The future of journalism is rather unpredictable. I feel that newspapers will take a huge hit here soon since everyone will just go online to get their information. But the industry as a whole will remain in good shape because there is always going to be a demand for news. People will always need and want to know the weather conditions, if their sports teams were victorious, what the stock markets are doing and if there is a murderer/burglar in their neighborhoods.
The field is good but the job market in it does not look as fruitful. I feel like fewer journalists are required to do the same amount of work. For example, instead of having a reporting team, an editing team and a producing team, that one journalist is required to do all three things by themselves. Therefore, the job market is shrinking.
I really would like to be a reporter because I would get to meet new people every day, learn something new every day and be able to inform my community about topics in a way that everyone could understand. In reality, this may not happen. But I am going to keep my hopes positive because this would be a very rewarding career.
Covering the campus community through the student-run newspaper is very important for this University. The newspaper allows students to know what is going on around campus and lets students know how the administrators and the Chancellor’s decisions will affect them. The newspaper also lets students know what their fellow classmates are doing besides just attending classes.
The newspaper provides community. For example, how many students would have even known about the Corpse Flower blooming in our own greenhouses or realize that their teachers do more than just teach a few classes; they conduct research that looks for answers/cures regarding heart disease and cancer if it had not been for campus media? The newspaper invites its readers to step outside the bubble that surrounds them and become more involved and informed about the campus community they are in.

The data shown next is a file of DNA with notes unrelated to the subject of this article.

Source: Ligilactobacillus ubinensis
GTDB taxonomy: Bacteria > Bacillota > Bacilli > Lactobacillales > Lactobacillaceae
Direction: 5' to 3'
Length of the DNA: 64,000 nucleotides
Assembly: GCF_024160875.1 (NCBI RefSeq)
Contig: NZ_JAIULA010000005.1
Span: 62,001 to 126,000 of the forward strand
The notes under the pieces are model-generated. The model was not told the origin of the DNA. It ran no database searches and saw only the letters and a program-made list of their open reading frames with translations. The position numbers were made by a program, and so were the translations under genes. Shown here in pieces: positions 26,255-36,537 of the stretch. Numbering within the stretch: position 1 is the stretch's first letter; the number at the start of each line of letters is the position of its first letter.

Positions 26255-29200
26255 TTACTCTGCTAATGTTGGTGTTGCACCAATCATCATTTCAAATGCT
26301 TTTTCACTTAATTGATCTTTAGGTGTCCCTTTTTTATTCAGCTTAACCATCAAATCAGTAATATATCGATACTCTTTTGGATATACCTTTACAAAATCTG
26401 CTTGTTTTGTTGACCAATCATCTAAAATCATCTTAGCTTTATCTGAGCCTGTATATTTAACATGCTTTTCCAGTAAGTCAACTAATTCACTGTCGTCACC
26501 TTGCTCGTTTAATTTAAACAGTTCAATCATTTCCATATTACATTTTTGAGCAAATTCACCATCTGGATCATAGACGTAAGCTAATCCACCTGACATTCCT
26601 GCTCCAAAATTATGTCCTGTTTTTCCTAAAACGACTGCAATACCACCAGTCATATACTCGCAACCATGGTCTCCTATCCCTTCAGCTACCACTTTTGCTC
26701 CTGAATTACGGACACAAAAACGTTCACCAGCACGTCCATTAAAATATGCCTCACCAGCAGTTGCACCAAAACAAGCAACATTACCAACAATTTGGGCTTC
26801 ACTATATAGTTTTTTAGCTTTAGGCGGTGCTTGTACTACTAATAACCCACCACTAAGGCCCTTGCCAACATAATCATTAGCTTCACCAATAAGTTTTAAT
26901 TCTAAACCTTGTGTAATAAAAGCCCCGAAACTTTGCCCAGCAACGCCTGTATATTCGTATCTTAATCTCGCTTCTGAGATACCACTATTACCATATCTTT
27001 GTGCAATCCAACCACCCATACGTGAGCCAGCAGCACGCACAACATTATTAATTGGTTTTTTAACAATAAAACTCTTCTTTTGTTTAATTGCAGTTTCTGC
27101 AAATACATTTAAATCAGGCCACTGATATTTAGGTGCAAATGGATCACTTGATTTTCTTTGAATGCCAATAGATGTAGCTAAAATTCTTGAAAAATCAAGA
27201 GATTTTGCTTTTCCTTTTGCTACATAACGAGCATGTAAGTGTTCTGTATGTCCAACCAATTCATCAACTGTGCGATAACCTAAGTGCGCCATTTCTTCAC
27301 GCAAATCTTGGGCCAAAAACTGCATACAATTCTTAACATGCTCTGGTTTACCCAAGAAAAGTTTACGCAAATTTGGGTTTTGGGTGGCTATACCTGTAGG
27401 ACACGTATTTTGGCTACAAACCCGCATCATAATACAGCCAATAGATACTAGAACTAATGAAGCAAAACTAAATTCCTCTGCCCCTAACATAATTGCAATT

It has been thrilling to overhear students say, “Did you read about such and such in the Voice this week? I had no idea!” Informing people on this campus has been very rewarding and has felt more like a privilege than an obligation.
For the Fall 2010 semester, one of my beats was Student Senate. Along with writing a story, Kirsten Blake and I took turns writing the “Senate Shorts” a quick recap of what had happened at each Senate meeting. My first “Senate Shorts” report, when the newspaper was published, had a misprint. Instead of saying a section of the bylaws of a Senate committee had been stricken, the short said that the entire committee had been dissolved!
I received a couple of e-mails from Senate members saying that this was wrong, I needed to run a correction and that I needed to be a more observant reporter and do my job more accurately. I was at first mad because that was not what I had sent to the editors at all and was confused as to how this mistake could have occurred. I went back into my original story and looked at how I had stated it. I realized that yes, I could have been more clear in my writing.
So instead of pointing fingers and blaming someone else, I replied to the Senate members saying yes, I will run a correction and that if I ever have questions regarding a motion/procedure again, I will contact them right away. This way of handling the situation was the most professional. I realized that since I am covering this beat for an entire semester, it will be crucial to have good rapport with the Senate members and President.